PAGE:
Addressing the unmet needs of people living with Parkinson’s disease | UCB
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Addressing the unmet needs of people living with Parkinson’s disease

Posted by
Elisabeth Dohin, Patient Value Unit - Neurology
People with Parkinson’s disease live with a range of physical motor symptoms including slowness of movement, rigidity, tremor and postural instability.

However, this is the not the full story. People with PD also experience many other non-motor symptoms which impact their daily lives, sometimes in ways that are just as important to them as the classical motor symptoms.

At the 4th World Parkinson’s Disease Congress in Portland, Oregon, this week, UCB is presenting two posters that look at PD in the round.

Findings from the STEPTM research conducted in the UK, US and Canada help to better understand the full lived experience of Parkinson’s disease. Based on insights from patients and their caregivers, this work can help to improve patient outcomes by addressing what matters most to them.

The research finds that clinical definitions can over-simplify the full experience of PD, at the expense of understanding the more complex physical, mental, society and emotional aspects of the condition.

The STEP™ research illustrates the unique lived experience of Parkinson’s, and is designed to give voice to people living with the condition in a way that better incorporates the broad impact of Parkinson’s on a person’s life, relationships and sense of self.

These evidence-based insights support the development of solutions for people living with Parkinson’s, addressing the condition’s multiple dimensions beyond just symptom control.

STEP insights are of major importance to UCB to providing innovative solutions for people living with Parkinson’s.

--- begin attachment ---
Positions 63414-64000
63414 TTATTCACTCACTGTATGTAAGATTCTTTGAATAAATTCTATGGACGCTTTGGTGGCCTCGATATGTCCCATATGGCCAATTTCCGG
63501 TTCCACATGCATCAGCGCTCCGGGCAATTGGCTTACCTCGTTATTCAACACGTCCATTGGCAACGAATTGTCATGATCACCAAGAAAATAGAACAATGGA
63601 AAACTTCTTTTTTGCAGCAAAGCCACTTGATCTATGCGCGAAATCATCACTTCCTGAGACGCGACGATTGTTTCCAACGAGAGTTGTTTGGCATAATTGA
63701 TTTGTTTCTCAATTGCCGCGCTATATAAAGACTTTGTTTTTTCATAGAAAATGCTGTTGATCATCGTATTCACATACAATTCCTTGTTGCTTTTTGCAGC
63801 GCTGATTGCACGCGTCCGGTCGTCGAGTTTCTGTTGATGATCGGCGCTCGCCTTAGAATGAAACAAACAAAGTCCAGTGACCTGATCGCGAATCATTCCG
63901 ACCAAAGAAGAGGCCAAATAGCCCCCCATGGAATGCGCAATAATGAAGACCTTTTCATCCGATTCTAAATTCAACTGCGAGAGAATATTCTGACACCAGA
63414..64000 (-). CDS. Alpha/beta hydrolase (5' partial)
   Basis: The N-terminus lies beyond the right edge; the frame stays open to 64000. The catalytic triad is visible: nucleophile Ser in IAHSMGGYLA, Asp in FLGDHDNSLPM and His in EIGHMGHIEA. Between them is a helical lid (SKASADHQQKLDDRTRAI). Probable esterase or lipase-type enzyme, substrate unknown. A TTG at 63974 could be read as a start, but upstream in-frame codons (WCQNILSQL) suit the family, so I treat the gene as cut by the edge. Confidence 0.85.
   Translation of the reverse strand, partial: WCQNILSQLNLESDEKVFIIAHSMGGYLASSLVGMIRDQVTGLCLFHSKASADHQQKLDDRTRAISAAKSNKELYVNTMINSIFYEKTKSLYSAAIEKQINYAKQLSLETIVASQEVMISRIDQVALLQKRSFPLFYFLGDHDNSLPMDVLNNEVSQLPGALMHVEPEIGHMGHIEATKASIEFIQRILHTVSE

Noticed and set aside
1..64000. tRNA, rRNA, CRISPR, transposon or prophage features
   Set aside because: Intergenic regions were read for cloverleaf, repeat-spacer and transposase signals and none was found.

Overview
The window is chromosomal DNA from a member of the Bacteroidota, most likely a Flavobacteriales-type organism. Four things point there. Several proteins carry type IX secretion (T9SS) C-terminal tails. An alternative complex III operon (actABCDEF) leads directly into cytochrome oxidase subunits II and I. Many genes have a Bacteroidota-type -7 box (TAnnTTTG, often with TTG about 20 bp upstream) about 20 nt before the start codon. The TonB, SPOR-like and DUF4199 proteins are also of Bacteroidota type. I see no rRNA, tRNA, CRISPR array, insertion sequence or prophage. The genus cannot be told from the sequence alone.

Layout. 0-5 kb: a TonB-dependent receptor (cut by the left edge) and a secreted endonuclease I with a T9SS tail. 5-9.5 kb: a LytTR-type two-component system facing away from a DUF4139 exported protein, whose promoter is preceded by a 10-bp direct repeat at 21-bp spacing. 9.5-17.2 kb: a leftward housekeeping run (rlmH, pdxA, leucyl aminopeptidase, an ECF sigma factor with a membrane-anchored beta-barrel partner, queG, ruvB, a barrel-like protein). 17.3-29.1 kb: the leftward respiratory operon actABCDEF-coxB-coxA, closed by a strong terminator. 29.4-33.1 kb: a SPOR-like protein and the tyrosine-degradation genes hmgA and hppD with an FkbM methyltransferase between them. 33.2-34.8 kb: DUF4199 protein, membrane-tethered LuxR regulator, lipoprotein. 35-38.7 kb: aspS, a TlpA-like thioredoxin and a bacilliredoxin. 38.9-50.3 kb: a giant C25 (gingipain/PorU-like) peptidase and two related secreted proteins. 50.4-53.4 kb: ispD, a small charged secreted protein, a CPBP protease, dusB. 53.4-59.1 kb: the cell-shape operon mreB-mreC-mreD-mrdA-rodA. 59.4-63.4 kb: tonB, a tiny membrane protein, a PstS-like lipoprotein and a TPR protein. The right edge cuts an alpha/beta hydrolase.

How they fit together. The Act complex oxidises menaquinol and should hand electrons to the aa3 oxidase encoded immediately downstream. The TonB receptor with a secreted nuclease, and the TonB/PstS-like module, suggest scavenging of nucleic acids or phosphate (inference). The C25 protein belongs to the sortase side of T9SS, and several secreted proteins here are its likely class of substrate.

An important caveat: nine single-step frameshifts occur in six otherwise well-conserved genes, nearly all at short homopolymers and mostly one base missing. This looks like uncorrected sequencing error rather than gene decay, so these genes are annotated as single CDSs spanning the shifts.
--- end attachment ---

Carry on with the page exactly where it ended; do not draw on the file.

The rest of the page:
More than motion
A separate UCB-funded poster explores coping strategies used by people living with PD. It draws on the insights from the More than Motion™ Facebook community where people with PD, caregivers and healthcare professionals can connect, find information and share experiences.

The project identified 113 coping strategies and categorised them into several topics. ‘Exercise/physical activity’ (35%) and ‘Attitude/spiritual coping’ (35%) were the most commonly used strategies. This initiative identified a strong appetite among the PD community for information about coping strategies with the potential to improve their quality of life.

Holistic view
UCB is committed to identifying and addressing the unmet needs of people living with Parkinson’s to enable them to have a more engaged life every day. That is why we support research that takes a holistic view of improving the lives of people living with the disease, and share this knowledge at conferences like this week’s WPD Congress in Oregon.

It is an area we have been active in for several years, helping to establish ourselves as a strong supporter of Parkinson’s research, dedicated to adding value for patients. For example, we developed the Parkinson’s Well-being Map to help patients track their symptoms and prepare for consultations with health professionals.

We look forward to continuing our partnership with those affected by Parkinson’s disease as well as the scientists and health professionals working to find innovative ways to curb its impact.

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Posted by Matt Eagles, 6 October 2016

Very informative article , thank you